Tuesday, January 4, 2011

Workout in Hampi

Got up to watch the sunrise, had an expresso, and threw down a dollar to rent bikes for a day. We wanted to get an early start so we could see as much as possible before the sun got to us.

We made good work of the morning bouncing around throughout all the scattered granite ruins. Many were large and impressive with detail in fine condition. It reminded me of King Lou's temple in the disney cartoon movie The Jungle Book and I could not help but sing at lot of it during our outing. "well, I'm the king of the swingers, man, the jungle VIP..."

We planned on taking a break during peak heat hours, but there was no place to find shelter and refreshments. We ended up throwing our bikes on a ferry (which was a tiny row boat) to take us to the other side of the river where we thought we'd find a town. There were small farming villages where we could get some water, but no place that we wanted to spend much time.

The ride took us through the rice paddies and banana plantations and it was a wonderful way to see the area. We were about to give up and find another ride across the river to get back to Hampi when we came upon the town we heard of directly across from it. We had a couple of beers and a snack lounging on a covered deck talking with a couple from Romania until we decided we had enough energy to explore a little more. It was 4pm and we had been riding in the heat for nearly eight hours.

We went to a nearby lake where I jumped in to get a good cool down before talking the long hike up to the Monkey temple at the top of a cliff that overlooked the whole valley. The 570 step hike looked daunting after using so much energy for the day, but it was there and a perfect time to catch sunset.

The Monkey temple was exactly that. It was loaded with plenty playful and mischievous little rascals. The locals put red bandanas around the necks of the more "aggressive" guys and I watch them plot and scheme eyeing bikers backpacks wit a keen knowledge of how to open the zippers quickly. While sitting and gazing at the sunset one such little critter crept onto my lap as if to snuggle with me. I jumped up through him off without giving the monkey the benefit of the doubt. I don't know what he was really up to, but others around me pointed out that I was wearing a read scarf around my neck and I just might be mistaken for the father of the rapscallion monkeys. I guess that would be quite apropos.

Knowing that dusk was short the further south you are we scrambled town the cliffside steps and jumped on our bikes before it got completely dark. We arrived at the ferry boat side just as they were tying up the last shuttle of the night. Everything we had was across the river at our hotel and we only had a handful of rupees between us. Begging for one last ride over the river was to no avail as it was illegal after 6. Eventually some of the locals conjured up one of the round basket boats to smuggle us and our bikes across.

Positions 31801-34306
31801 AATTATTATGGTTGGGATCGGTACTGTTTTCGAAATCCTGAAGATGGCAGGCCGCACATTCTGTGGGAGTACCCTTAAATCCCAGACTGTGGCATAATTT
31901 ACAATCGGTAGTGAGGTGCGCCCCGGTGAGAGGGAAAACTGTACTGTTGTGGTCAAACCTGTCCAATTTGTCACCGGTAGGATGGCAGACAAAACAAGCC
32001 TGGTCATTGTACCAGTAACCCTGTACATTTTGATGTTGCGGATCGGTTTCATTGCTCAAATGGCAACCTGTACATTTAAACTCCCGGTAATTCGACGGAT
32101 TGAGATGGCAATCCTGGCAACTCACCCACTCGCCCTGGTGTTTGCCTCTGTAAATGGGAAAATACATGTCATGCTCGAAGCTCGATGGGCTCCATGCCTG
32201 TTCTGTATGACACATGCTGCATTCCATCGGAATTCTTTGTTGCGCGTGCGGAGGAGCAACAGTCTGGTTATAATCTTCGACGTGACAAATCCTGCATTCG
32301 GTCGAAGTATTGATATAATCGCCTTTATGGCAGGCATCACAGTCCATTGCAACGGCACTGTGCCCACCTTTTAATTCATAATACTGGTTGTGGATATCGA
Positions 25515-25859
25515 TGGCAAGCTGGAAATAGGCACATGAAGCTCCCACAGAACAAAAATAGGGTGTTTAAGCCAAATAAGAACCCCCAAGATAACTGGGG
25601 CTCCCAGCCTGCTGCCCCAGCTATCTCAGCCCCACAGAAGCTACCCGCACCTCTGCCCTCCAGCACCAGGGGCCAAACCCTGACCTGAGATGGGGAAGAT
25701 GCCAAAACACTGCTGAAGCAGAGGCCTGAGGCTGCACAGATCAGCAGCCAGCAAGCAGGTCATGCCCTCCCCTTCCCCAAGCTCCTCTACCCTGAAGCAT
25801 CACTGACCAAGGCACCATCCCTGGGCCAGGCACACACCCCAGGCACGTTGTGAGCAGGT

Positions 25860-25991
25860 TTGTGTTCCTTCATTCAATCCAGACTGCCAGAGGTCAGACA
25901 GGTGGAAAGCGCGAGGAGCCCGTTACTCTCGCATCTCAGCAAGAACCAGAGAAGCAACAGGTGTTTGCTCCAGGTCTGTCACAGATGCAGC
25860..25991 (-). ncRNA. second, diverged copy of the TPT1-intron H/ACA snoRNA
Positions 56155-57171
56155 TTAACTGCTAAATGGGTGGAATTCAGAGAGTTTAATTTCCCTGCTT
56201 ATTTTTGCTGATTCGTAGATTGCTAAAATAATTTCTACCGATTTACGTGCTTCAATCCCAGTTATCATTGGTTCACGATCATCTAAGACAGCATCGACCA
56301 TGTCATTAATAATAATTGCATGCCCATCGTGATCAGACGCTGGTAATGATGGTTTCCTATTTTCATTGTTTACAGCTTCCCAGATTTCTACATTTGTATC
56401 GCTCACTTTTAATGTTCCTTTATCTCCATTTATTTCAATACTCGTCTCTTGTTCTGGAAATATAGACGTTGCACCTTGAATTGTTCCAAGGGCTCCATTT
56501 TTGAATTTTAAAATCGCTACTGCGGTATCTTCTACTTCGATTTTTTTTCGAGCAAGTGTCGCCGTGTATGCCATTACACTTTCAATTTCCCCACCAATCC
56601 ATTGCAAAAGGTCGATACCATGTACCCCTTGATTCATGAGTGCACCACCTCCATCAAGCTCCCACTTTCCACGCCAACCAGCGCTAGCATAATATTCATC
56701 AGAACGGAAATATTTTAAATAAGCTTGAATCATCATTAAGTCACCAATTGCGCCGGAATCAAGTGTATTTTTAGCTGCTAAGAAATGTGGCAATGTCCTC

s we loaded our bikes precariously into the basket the boat was pushed away from the shore. In a moment of bravery Asiana run off the dock crashing onto the basket thing the guys were taking off with our rented bikes. Although I don't believe that was their intention I commend her on here swift action. The boat guys freaked out thinking she was crazy and trying to break the basket or something. Halfway across we got into the argument about money. We have found no such thing as generosity or sympathy on India. No one is interested in doing a favor. Money is all that matters. While in the middle they wanted to row us back to the wrong shore once they found we only had a hundred rupees (twice as much as what it cost us to get over initially in a normal boat) when they like to charge tourists three hundred for the novelty of being in a basket. This river is small and did not take more than a couple minutes of effort to get across. I am disappointed that nobody cares about real worth rather they are concerned about what they can get out of any deal. They knew we were desperate and had few choices. Our last option was to lock the bikes and swim across in the dark hoping not to get my camera wet. I would have done it but opted to promise that we would return the next day with the remaining part of the rip off.

I very nice man visiting from Karala had been whispering into Asiana's ear while rowing across telling her not to pay. All the locals got the ride for ten rupees. This poor nation has it's greedy side and we are not feeling guilty about catching our train with returning to the river to pay thirty times more than the ten times we already paid.

Location:Hampi India

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